The Last International
Installation with banners, screens, and trees, projections, symposium, reading performance and multiple performer actions
Performed and Exhibited at Performa Festival, New York (2013)
Collaboration in scenography, choreography and performance with Zuleikha Chaudhuri
Performers: Umang Bhattacharya, Gagandeep Singh, Himali Singh Soin, along with Raqs, and eight symposium participants from New York city.
Video Editing: Rajan Singh
Drummer: Ravi Makhija
Raqs play close, while seeing far. “The Last International” is a conduit to reach the future and its freedom, which is already present in our time as its biggest public secret — a world beyond Capital. Some challenging companions are found for this journey: a robot who ruminates on her sub-routine, a rhinoceros who has surfaced from the Mediterranean after 400 years and has started playing truant with our sense of time and history, a Yaksha and Yakshi and their sudden passionate interest in the mathematics of cacti, some incomplete and stunted flying machines, a bicycle resting quietly at the bottom of a serene blue river, and a miraculous deep sea diver who refuses to leave the suit that he wore when he learned diving.
“The Last International” responds to them in the form of a wager, by putting out a call for reflection and action, by becoming the means towards the ‘here and now’ realization of a ‘materialist pantheism’- a recognition of the spirit that sparks an electric current through ‘everybody’, ‘somebody’, ‘nobody’, even antibodies. It is an episode in the conversation that all the people of the planet are having with each other, with their ancestors, with their imagined descendants, even with their unrealized desires.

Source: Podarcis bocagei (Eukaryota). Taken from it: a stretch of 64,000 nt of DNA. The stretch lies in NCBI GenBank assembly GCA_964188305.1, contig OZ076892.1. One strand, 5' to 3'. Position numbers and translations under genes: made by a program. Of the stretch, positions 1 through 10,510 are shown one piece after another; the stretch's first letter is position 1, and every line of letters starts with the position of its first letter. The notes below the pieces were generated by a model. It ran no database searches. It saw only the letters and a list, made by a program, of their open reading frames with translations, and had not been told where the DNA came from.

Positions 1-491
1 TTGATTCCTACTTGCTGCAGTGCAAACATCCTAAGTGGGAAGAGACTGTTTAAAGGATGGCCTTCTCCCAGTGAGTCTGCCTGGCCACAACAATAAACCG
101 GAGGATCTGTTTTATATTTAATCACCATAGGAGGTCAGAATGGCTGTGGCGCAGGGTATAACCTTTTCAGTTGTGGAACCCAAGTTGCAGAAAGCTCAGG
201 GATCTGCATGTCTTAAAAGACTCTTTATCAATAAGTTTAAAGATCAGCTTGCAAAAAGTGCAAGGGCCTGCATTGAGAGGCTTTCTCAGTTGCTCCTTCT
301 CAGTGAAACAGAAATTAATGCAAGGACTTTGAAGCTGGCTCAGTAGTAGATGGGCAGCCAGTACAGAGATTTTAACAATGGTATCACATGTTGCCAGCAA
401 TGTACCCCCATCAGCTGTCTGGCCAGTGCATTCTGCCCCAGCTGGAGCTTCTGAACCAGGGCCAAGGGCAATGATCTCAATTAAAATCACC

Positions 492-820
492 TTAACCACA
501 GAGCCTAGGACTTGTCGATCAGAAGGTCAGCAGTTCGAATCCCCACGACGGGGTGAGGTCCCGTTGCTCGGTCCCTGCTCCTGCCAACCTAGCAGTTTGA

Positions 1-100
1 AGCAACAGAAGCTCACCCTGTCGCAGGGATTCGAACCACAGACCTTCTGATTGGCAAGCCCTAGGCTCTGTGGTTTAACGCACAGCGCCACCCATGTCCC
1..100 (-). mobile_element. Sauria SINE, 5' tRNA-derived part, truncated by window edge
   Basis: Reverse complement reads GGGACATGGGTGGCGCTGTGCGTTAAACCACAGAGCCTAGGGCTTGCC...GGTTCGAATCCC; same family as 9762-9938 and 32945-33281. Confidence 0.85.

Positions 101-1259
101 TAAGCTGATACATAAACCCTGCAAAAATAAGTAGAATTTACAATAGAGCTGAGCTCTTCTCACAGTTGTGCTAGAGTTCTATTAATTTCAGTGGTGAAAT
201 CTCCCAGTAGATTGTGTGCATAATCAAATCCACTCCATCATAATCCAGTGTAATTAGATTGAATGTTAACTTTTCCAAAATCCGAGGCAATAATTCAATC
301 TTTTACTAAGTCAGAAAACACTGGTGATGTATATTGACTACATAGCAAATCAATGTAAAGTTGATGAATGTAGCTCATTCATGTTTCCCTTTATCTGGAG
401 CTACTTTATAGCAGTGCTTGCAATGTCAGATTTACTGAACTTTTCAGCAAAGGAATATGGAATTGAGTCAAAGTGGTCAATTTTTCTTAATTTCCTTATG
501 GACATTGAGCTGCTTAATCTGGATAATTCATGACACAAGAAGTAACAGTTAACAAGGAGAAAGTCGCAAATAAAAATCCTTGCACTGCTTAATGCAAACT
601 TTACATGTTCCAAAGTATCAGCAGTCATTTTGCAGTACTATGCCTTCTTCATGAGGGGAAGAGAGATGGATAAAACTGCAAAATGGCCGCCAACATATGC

Three Meetings That May Have Happened, Underwater or Mid-Air
Wallpaper, cutouts of brushed steel, glass, photographs, documents. Dimensions variable
A robot tumbles forth from the future, a deep sea diver dives into the abyss of doubt, a bicycle wheel turns the inevitable away, cacti count to infinity, a rhinoceros transgresses histories while a fabled swan discriminates (as they are supposed to) between the ocean of history and the nectar ofpossibilities, and the Yaksha and the Yakshi look on, caught mid-sentence, in the loop of anotherriddle. A telegram is on its way. This is how the first gatherings of the Last International make their presence felt.
The site of descent is what it’s really all about, isn’t it?
Where and when to dive into the thick of things?
How much pressure to sustain?
How much ballast to offload?
How much, or how little oxygen, to take on board?
The best thing to do is to identify a rift, some place
where tectonic forces are hard at work and play.
Where things are hot and thick and close. Signs of
volatility mean signs of life.
The rift you choose, chooses your questions, throws
them back at you like a submarine eruption. There
is no good time to dive; there is no time that is not
suitable. Tomorrow is not better than today, the past
was not better than the present. The future is as good
as your next dive. Now is as good as ever.
Take a deep breath.
– 003. Asamayavali/Untimely Calendar, 2014.